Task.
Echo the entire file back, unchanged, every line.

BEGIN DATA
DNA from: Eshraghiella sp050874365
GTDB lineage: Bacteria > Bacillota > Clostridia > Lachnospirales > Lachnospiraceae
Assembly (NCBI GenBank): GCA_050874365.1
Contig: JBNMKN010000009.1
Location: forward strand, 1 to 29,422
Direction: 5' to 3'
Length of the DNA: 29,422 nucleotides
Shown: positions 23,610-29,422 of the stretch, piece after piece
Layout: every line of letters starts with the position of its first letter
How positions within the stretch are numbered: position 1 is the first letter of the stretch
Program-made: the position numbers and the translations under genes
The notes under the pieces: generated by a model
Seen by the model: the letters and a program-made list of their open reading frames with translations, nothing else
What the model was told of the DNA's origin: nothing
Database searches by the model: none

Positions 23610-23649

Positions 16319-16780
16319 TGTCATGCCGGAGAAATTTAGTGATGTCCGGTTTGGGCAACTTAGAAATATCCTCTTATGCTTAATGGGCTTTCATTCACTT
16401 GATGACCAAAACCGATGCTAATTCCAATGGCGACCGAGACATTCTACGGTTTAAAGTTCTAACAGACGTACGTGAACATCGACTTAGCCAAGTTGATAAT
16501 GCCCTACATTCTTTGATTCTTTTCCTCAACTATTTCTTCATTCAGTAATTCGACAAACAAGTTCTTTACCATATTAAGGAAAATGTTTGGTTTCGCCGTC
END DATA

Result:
DNA from: Eshraghiella sp050874365
GTDB lineage: Bacteria > Bacillota > Clostridia > Lachnospirales > Lachnospiraceae
Assembly (NCBI GenBank): GCA_050874365.1
Contig: JBNMKN010000009.1
Location: forward strand, 1 to 29,422
Direction: 5' to 3'
Length of the DNA: 29,422 nucleotides
Shown: positions 23,610-29,422 of the stretch, piece after piece
Layout: every line of letters starts with the position of its first letter
How positions within the stretch are numbered: position 1 is the first letter of the stretch
Program-made: the position numbers and the translations under genes
The notes under the pieces: generated by a model
Seen by the model: the letters and a program-made list of their open reading frames with translations, nothing else
What the model was told of the DNA's origin: nothing
Database searches by the model: none

Positions 23610-23649

Positions 16319-16780
16319 TGTCATGCCGGAGAAATTTAGTGATGTCCGGTTTGGGCAACTTAGAAATATCCTCTTATGCTTAATGGGCTTTCATTCACTT
16401 GATGACCAAAACCGATGCTAATTCCAATGGCGACCGAGACATTCTACGGTTTAAAGTTCTAACAGACGTACGTGAACATCGACTTAGCCAAGTTGATAAT
16501 GCCCTACATTCTTTGATTCTTTTCCTCAACTATTTCTTCATTCAGTAATTCGACAAACAAGTTCTTTACCATATTAAGGAAAATGTTTGGTTTCGCCGTC